This first absorbent structure 70 as described above is combined with a second absorbent structure comprising the second substrate 16′ and another layer of absorbent material 62 having generally the same repartition of land areas 75′ and junction areas 76′, absorbent material free areas 26 a,b and fibrous adhesive 74′. The second substrate may or may not comprise a second auxiliary adhesive layer. The two substrates are combined so that the land areas have a slight offset of e.g. ca. 5 mm in the longitudinal direction so that land areas of one structure are cover the junction areas of the other structure. The material free areas 26 a,b on both absorbent structures are registered so that the combined absorbent core comprises two channel-forming areas 26 a,b similar to those represented in FIG. 6. The two substrates are attached through these areas 26 a,b by the auxiliary glue 72 and to a lesser extent the fibrous adhesive. This allows forming a combined substantially continuous absorbent material area within the core wrap. The combined absorbent material deposition area 73 is thus rectangular with a width of 110 mm and a length of about 360 mm and substantially continuous. The surface of the absorbent material deposition area in this example is thus 39,600 square mm, or 396 square cm. The auxiliary glue application area 71 is thus about 51.5% smaller than the absorbent material deposition area 73 (=(396−192)/396). The total amount of SAP in the core may be about 13.5 g equally deposited on the first and the second substrate.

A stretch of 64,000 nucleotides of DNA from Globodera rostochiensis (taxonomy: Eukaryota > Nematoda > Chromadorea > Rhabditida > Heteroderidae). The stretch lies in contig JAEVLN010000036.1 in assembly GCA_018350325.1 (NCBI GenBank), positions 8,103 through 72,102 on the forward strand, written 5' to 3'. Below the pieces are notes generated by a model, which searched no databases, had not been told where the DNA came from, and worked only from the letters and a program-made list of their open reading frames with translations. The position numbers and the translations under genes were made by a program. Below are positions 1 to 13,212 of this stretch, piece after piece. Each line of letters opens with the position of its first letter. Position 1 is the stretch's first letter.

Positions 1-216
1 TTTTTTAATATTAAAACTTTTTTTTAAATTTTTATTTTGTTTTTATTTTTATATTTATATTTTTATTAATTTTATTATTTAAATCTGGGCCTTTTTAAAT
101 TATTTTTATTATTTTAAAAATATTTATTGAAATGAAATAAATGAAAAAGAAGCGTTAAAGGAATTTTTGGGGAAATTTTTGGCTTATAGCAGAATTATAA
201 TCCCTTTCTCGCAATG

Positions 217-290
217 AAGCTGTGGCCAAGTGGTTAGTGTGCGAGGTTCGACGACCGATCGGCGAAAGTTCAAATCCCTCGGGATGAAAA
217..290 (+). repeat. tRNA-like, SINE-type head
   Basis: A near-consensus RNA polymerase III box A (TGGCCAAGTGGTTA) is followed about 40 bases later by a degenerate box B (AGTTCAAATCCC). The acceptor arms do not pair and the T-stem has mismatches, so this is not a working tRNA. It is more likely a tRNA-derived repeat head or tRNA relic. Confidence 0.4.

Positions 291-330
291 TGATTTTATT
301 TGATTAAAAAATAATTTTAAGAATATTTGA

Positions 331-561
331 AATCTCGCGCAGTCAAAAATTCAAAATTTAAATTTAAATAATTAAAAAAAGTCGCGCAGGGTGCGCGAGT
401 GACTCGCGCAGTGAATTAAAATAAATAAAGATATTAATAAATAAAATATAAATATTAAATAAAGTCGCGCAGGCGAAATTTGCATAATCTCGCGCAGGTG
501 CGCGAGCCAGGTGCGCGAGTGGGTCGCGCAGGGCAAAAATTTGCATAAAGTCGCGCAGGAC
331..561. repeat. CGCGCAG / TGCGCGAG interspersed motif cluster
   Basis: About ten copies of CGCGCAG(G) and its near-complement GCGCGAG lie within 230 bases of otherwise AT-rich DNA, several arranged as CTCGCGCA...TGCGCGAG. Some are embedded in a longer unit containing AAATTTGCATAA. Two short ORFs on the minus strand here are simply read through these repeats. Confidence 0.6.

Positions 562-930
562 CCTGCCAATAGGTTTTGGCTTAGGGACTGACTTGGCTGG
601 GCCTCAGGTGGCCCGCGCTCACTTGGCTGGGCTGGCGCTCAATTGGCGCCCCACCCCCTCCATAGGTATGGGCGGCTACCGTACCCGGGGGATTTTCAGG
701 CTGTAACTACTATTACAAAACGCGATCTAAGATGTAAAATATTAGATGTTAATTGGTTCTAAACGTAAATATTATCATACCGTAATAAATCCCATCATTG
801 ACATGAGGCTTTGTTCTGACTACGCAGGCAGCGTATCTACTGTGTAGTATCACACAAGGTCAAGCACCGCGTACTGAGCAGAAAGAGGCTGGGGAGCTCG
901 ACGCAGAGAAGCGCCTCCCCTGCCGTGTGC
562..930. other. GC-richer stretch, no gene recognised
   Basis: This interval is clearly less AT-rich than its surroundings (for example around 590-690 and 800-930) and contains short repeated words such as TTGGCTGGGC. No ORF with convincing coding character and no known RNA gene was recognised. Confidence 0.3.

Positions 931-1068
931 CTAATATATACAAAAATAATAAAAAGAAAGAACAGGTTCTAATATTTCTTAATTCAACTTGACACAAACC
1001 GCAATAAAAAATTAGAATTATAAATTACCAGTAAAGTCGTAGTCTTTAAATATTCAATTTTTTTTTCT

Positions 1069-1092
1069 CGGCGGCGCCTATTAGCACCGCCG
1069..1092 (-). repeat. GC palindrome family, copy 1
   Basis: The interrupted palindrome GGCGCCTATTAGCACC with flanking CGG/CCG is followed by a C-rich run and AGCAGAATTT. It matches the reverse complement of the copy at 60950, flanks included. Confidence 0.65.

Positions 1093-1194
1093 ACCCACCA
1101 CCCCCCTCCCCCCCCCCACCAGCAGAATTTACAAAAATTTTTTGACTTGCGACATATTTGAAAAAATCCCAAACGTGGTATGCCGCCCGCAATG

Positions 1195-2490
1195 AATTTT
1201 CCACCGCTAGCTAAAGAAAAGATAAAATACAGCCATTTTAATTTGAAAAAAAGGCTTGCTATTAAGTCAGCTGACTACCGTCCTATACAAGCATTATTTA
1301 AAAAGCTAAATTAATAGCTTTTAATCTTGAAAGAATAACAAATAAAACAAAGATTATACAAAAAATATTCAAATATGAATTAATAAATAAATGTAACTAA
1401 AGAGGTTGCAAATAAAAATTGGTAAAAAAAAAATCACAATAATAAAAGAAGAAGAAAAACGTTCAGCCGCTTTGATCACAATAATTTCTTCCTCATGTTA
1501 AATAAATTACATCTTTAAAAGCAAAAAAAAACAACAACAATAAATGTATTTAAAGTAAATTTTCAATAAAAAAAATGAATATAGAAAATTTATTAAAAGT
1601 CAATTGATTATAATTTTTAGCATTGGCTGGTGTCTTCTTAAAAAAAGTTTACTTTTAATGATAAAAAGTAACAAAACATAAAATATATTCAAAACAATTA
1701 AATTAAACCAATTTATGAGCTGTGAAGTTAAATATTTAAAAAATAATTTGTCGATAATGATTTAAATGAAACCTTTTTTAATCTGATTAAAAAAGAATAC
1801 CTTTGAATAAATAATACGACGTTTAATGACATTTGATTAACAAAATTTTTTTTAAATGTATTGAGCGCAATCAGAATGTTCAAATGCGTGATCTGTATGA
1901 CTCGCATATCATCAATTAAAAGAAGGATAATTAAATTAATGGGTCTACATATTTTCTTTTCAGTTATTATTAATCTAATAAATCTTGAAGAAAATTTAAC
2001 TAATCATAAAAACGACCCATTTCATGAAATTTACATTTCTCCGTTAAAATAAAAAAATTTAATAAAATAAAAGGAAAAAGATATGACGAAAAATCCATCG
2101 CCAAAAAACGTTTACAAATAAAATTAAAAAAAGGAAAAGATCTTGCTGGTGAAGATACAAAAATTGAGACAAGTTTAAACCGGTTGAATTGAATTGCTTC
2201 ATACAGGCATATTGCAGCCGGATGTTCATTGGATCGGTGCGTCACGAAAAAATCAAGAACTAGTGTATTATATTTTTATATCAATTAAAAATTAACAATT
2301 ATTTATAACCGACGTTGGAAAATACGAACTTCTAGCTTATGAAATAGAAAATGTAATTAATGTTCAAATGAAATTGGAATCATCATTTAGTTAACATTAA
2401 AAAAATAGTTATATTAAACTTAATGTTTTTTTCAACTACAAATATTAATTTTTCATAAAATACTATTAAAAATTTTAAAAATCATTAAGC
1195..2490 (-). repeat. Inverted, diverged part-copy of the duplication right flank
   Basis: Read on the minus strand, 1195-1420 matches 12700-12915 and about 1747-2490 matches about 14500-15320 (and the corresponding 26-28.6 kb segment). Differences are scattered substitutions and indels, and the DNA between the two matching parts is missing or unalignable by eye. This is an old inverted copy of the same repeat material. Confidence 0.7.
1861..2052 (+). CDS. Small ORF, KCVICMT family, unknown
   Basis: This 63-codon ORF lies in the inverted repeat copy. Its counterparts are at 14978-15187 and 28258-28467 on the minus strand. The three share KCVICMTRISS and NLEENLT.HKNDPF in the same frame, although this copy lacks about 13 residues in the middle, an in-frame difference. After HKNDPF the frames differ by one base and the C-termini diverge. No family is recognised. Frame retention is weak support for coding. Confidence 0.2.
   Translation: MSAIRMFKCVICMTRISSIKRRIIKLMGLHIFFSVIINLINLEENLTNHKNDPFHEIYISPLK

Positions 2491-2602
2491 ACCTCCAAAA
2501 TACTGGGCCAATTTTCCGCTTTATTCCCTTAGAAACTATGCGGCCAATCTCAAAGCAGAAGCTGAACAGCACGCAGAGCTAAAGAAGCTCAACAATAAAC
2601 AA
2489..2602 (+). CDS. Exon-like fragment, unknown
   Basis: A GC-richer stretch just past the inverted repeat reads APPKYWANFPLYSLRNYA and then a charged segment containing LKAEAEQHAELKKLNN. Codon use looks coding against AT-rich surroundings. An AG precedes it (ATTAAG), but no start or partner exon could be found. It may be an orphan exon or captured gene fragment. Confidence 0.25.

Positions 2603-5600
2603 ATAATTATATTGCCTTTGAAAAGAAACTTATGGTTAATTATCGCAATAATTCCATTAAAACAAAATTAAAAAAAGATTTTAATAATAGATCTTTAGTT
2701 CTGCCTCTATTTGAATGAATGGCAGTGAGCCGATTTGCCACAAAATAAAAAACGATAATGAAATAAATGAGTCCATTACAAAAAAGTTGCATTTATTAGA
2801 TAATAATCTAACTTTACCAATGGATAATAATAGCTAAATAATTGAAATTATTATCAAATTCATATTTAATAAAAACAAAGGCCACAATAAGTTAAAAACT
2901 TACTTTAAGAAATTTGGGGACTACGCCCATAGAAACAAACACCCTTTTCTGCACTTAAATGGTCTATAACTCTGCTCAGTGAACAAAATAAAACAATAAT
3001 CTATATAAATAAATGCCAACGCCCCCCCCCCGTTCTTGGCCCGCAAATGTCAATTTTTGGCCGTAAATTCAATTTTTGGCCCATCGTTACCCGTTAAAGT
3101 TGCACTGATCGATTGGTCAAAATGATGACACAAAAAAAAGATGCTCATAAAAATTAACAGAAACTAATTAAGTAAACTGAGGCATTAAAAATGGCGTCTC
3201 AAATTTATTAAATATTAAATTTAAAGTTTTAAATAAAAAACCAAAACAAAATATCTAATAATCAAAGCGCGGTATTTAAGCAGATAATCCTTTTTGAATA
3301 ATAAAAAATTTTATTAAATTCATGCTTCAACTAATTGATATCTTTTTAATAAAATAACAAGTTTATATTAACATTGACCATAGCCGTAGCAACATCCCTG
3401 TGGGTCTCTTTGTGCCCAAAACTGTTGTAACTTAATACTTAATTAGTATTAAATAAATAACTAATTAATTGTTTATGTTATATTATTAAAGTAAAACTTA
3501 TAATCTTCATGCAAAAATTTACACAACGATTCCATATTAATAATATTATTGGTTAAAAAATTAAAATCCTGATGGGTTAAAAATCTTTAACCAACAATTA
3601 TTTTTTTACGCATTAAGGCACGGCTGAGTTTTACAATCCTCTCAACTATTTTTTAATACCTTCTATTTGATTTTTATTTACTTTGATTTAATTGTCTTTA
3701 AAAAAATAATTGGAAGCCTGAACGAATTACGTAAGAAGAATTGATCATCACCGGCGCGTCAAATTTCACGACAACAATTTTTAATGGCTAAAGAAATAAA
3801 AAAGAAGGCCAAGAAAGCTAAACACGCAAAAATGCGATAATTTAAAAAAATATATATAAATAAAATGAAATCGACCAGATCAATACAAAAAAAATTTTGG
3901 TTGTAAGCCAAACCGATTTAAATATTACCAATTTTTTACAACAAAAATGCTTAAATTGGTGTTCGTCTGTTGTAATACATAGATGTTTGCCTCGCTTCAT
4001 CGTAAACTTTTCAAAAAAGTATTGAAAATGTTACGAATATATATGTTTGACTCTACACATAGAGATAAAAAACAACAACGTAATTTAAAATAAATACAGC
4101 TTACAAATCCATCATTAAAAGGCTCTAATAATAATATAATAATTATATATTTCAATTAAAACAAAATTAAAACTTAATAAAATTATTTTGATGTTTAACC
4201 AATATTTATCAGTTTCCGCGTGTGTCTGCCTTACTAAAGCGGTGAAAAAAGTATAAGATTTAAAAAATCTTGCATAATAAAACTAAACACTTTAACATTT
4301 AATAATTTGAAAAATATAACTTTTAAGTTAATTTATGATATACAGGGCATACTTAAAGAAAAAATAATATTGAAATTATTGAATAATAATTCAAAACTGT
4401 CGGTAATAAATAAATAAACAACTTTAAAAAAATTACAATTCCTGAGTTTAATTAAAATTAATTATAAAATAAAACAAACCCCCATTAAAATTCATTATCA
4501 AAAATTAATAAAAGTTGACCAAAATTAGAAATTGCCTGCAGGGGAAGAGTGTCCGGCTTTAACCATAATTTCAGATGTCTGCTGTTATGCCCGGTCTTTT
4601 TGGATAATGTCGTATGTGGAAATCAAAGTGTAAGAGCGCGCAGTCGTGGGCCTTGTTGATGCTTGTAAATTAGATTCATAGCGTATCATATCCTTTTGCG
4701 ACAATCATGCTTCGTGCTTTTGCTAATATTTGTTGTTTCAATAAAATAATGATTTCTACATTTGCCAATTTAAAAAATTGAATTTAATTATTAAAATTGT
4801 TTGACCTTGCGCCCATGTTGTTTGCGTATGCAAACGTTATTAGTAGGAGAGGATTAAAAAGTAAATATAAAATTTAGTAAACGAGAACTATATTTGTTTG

The first substrate being wider (165 mm) than the second substrate, the laterally extending flaps from the first substrate can be folded around the side edges 284, 286 of the core onto the external surface of the second substrate to form a C-wrap along the length of the lateral edges of the core. The upper substrate 16 is thus C-wrapped around the lower substrate 16′ along the lateral side edges of the core. The lateral edges of the lower substrate 16′ can be slightly formed upwards on the edge of the absorbent material of the core as shown on FIG. 2 so that the overall width of the folded core wrap is about 120 mm. Each C-wrap seals may e.g. comprise a glue applied as 2 slots each at 20 gsm, each slot having a slot width of 3 mm and a slot length of 390 mm. The front end and back end of the substrates can be glued in face to face relation to form two longitudinal sandwich seal 280′, 282′, for example using a series of longitudinal glue slots across the width of the core as illustrated on FIG. 1.